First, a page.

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Keep The Home Fires Burning This Christmas?

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Fireplace

To burn, or not to burn – that is the question these days as quaint memories of hearth-lit Christmases past collide with new sensibilities about the potentially harmful proliferation of wood smoke.

For many with wood-burning fireplaces, the decision to light a fire over the Holidays is an easy one – a twice-a-year tradition with the family gathered around the hearth, wood snapping and popping. For others, neighbors lighting fires upwind of them inhibit their ability to draw a free breath, with the woodsmoke produced by such homes filling the air with particulates experts say spell trouble for residents suffering from respiratory problems.

Attempts to regulate the burning of wood in East Bay fireplaces has prompted admonitions, roving monitors looking for telltale chimney smoke and even fines from the Bay Area Air Quality Management District. The issue has sparked an ongoing debate on the issue of air pollution and the rights of homeowners to heat their homes. The arguments pro and con have grown – hotter – as more attention is given to the issue.

Increased regulation, new building practices and improved home-heating technology has contributed to a general decline in the use of traditional fireplaces, though those who still have a wood-burning set up show little sign of giving them up, and many others expressing interest in acquiring a home with a traditional fireplace because of the cozy appeal many say a fire affords.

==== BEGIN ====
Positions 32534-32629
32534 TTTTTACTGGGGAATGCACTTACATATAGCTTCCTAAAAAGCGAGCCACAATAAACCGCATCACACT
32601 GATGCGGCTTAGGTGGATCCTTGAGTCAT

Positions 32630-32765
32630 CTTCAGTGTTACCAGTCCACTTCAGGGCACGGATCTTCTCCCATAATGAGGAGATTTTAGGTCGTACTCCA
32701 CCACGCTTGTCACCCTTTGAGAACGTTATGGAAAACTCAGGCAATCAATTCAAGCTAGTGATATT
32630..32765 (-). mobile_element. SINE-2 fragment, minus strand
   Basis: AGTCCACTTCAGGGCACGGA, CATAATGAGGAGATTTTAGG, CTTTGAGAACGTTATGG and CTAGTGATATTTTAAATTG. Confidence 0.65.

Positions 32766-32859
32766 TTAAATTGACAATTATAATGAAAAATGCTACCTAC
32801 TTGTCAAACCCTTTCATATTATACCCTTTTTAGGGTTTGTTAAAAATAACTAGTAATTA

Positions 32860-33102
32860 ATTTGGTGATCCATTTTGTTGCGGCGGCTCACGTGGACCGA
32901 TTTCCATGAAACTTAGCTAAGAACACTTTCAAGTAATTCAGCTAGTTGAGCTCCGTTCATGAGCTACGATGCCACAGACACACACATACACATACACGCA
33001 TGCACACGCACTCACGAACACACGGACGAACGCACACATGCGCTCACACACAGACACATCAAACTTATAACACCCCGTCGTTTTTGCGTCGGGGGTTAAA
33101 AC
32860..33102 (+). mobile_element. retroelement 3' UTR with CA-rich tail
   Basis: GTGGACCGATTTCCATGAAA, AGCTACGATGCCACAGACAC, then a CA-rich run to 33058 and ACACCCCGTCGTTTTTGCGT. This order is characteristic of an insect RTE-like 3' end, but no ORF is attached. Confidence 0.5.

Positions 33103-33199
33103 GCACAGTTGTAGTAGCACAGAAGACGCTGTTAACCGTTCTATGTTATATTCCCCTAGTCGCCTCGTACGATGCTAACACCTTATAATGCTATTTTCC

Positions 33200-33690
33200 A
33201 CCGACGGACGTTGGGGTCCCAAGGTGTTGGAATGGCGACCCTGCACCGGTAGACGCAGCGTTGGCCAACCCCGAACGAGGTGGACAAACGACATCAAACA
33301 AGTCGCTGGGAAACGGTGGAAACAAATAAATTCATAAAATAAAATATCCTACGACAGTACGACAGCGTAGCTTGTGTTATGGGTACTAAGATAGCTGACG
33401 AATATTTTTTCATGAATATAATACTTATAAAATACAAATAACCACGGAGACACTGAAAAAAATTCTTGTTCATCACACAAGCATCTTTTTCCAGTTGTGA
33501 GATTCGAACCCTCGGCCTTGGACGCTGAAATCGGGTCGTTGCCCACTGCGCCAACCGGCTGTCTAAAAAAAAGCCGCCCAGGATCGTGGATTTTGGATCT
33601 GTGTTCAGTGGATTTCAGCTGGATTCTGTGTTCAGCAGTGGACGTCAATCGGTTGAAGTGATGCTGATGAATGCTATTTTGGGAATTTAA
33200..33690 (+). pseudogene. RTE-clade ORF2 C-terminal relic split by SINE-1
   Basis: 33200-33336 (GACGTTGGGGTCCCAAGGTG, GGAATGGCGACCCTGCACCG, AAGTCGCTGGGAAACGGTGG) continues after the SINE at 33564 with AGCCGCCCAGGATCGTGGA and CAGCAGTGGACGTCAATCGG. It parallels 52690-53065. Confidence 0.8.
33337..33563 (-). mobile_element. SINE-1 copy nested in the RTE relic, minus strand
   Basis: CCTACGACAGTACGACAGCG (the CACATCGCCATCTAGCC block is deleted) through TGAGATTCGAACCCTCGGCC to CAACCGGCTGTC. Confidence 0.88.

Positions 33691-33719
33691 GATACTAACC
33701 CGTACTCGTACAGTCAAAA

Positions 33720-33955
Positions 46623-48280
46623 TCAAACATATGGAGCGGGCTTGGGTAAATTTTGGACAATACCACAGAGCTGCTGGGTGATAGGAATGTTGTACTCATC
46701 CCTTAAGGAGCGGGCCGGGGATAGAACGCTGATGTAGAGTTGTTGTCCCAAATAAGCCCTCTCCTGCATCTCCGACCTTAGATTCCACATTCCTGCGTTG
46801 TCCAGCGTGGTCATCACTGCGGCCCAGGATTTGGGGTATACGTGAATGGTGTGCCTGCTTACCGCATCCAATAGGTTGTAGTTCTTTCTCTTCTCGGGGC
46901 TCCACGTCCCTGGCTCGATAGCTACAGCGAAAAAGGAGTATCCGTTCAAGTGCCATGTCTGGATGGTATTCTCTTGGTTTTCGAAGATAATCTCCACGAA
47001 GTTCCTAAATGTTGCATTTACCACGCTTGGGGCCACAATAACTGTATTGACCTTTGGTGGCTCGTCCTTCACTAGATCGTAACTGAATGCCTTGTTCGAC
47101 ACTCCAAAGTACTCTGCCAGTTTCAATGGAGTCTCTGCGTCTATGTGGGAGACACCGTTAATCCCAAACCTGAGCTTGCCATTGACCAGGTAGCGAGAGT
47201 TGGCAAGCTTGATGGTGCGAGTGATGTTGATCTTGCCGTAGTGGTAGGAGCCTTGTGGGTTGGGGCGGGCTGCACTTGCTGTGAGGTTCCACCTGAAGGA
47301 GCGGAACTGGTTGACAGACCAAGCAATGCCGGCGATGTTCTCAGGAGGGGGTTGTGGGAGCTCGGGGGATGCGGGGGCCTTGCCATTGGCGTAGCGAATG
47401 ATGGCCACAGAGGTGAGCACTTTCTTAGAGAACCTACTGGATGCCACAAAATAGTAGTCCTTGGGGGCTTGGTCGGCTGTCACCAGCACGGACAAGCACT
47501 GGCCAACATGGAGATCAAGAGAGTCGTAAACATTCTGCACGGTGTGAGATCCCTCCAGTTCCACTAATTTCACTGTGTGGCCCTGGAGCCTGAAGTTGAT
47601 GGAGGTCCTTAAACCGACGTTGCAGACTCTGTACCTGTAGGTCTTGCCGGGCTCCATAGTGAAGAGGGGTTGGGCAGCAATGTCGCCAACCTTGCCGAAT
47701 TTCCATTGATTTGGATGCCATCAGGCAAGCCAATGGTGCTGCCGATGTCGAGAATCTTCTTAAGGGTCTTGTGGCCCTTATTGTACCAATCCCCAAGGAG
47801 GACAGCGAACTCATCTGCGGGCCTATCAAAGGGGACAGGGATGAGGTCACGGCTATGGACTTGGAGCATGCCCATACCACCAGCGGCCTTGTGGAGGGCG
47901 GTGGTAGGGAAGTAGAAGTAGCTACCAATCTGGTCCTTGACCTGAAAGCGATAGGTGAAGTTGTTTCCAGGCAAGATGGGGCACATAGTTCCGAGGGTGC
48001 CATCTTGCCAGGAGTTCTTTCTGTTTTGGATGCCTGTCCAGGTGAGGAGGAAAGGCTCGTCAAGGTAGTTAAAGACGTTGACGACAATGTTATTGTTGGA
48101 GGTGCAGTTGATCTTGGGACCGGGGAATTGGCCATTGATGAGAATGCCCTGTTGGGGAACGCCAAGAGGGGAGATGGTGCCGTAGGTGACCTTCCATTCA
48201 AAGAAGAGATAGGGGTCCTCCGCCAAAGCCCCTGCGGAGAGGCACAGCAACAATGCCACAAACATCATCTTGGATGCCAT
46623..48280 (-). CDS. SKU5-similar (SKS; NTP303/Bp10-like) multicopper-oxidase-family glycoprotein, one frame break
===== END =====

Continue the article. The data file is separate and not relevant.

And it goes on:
Will the wood-burning fireplace go the way of other quaint, but ultimately harmful household appliances and traditions which have died quiet deaths over the years? That remains to be seen, though many believe there is an effort afoot to make it happen. In the meantime, residents with fireplaces have been asked – and may soon be required – to light them only on certain days, in an effort to limit their overall use.

And today, in case you may be tempted to light your fire against the cold, is a burn day – the BAAQMD reports, so fireplace owners can burn without worry of official interference. For now.